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Importance of Evaluation

1. Add Value TO YOUR WORK

Depending on your view of evaluation, you may see it as invaluable or as not having any benefit at all. You may see it as a way to highlight your program's flaws and nothing more. However, evaluation may also uncover areas in which your program truly shines. Or you may find some areas for improvement. When you know what's not working well, you know what to fix. Whether your program is on the right track, needs some help, or needs a reboot, improving your evaluation efforts can help. It's about doing the work as well as you can, whether you're going from good to better-or from better to the best.

Learn from the experts

Howard Spivak

Director of the Division of Violence Prevention
National Center for Injury Prevention and Control
Centers for Disease Control & Prevention (transcript)

Jim Hmurovich, BA, MS Ed

President & CEO, Prevent Child Abuse America (transcript)

Phyllis Millspaugh

Program Administrator
Kentucky Cabinet for Health and Family Services
Clinical Consultation Branch (transcript)

Patricia Cook-Craig

Associate Professor of Social Work
University of Kentucky (transcript)

2. Confidence IN YOUR INVESTMENT

If you were going to invest in a product or program, you would want to be confident in your investment, right? Like those infomercials you see on TV-will you really lose 30 pounds in two days? Probably not. What about your program? You want to be able to justify using your resources well: Are your program's activities being produced with appropriate use of resources such as budget and staff time? Does the value or benefit of achieving your program's goals and objectives exceed the cost of producing them?1 Demonstrating you are on the right path and being financially responsible-with good theory supporting your efforts-will help increase your credibility. Evaluation provides checks and balances to help you and your program stay on track, with the evidence to back it up.

Learn from the experts

Valerie Spiva Collins

Training and Technical Assistance Supervisor
FRIENDS National Resource Center (transcript)

Deborah Gorman Smith

Director, Chicago Center for Youth Violence Prevention
Professor, University of Chicago (transcript)

Jim Hmurovich, BA, MS Ed

President & CEO, Prevent Child Abuse America (transcript)

3. ACCOUNTABILITY

A well-thought-out evaluation plan and engaging in evaluation may help you feel confident in your investment, and will help you remain accountable. Were your program's activities put in place as originally intended?2 It's crucial to long-term success that you know if your program is working as intended and where any weak links may be so you can address them. You not only have an obligation to ensure your organization can stand behind the work you're doing, but it's also critical for building and maintaining successful relationships. It's important that you're able to showcase your program to the people and communities you serve and who have a vested interest in your success. And if your evaluation uncovers a success story, an example others can learn from and make their own, even better.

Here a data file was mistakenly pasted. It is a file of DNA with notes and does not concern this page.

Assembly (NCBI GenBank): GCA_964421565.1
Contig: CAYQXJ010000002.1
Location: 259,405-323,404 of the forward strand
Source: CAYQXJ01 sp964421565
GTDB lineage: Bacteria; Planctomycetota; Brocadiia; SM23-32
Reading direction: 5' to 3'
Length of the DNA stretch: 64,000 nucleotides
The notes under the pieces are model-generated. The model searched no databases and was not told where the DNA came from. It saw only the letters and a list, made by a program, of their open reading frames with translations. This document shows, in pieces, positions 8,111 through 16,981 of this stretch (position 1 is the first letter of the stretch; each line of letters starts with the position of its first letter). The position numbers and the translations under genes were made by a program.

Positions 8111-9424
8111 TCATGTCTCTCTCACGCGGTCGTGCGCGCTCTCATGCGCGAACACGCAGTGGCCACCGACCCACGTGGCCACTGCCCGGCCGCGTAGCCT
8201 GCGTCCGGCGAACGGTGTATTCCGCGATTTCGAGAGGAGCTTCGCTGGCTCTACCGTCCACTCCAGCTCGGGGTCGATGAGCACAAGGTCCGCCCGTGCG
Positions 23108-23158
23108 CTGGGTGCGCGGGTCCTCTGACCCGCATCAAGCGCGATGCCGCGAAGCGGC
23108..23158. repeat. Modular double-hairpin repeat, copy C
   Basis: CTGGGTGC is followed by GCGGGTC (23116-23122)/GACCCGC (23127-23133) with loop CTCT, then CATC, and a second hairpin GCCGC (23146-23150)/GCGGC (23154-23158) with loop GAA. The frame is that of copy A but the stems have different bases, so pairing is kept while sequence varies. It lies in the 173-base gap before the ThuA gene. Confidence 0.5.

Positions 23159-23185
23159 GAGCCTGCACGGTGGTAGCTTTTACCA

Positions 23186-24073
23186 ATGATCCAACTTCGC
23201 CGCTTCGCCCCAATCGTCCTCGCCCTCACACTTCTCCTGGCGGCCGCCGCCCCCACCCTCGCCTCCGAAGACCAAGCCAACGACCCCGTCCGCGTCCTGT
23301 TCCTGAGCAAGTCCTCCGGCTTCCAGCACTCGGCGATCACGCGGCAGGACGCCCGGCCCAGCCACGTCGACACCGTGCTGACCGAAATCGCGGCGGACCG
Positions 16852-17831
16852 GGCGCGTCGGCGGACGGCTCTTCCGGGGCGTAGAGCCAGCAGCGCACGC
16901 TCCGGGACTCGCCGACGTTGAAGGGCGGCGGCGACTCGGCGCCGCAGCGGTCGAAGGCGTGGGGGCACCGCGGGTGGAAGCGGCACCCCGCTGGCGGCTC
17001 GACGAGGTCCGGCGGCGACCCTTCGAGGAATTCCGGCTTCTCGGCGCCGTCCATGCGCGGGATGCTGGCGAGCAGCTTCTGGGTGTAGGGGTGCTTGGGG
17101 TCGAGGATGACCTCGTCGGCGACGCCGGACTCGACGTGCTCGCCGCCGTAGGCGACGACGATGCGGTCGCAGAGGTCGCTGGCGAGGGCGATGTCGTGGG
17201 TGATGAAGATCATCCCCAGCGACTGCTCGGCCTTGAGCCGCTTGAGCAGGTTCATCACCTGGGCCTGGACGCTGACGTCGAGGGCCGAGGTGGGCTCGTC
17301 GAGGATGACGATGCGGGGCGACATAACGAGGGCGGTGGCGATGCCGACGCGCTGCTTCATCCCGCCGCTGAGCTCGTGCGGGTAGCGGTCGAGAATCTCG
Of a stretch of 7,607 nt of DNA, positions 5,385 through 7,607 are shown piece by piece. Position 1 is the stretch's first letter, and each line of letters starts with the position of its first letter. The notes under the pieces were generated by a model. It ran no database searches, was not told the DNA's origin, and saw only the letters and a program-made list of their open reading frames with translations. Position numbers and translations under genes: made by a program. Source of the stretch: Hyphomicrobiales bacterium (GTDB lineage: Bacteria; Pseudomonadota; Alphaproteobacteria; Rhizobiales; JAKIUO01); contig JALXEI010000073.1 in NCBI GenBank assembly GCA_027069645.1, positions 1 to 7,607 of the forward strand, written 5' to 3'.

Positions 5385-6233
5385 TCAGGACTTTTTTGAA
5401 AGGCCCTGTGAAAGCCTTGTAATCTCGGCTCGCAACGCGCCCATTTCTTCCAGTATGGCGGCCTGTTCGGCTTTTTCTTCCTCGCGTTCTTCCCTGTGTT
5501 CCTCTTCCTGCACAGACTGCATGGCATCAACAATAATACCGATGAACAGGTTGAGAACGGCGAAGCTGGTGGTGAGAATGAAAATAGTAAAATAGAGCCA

Learn from the experts

Jim Hmurovich, BA, MS Ed

President & CEO, Prevent Child Abuse America (transcript)

Dan Whitaker

Professor of Public Health
Georgia State University (transcript)

Valerie Spiva Collins

Training and Technical Assistance Supervisor
FRIENDS National Resource Center (transcript)

Jim Hmurovich, BA, MS Ed

President & CEO, Prevent Child Abuse America (transcript)

1Introduction to Program Evaluation for Public Health Programs: A Self-Study Guide http://www.cdc.gov/eval/guide/index.htm

Myths

Do you think evaluation is too hard, too expensive, too time-consuming for you or your organization to handle? Not so fast.

Myth 1: It's too complex.

Evaluations can be as different as the programs evaluated. You decide how complex your evaluation will be. It is often a good idea to start small. You have probably already collected valuable information already that could be used in your evaluation.

Myth 2: It's too expensive.

Ask yourself-can you afford not to do evaluation? Opting out of evaluation doesn't necessarily mean you're saving money. Program evaluation can show you how effectively you are using your resources, and it can be a way to 'sell' your activities or components to stakeholders. Don't forget that you can start small and scale up as you're able. You already track some information for funders and other stakeholders. To start, think about what you can do with that.

Myth 3: It's too time-consuming.

Time is another scarce resource. So wouldn't you like to know you are using it wisely? Yes-it will take some effort to create a plan and determine how much time you have to spend on evaluation. But on the other hand, as a result of doing an evaluation, you may also find out how to best use that limited time.

Myth 4: I don't have enough staff.

Program evaluation often needs to include many types of stakeholders. The good news is everyone won't need to commit the same amount of time and energy to the process. Often a small team-one that is consistently and intensively involved and engaged in the evaluation process-can be an effective way to keep the process manageable.

Myth 5: I can just tack it on at the end.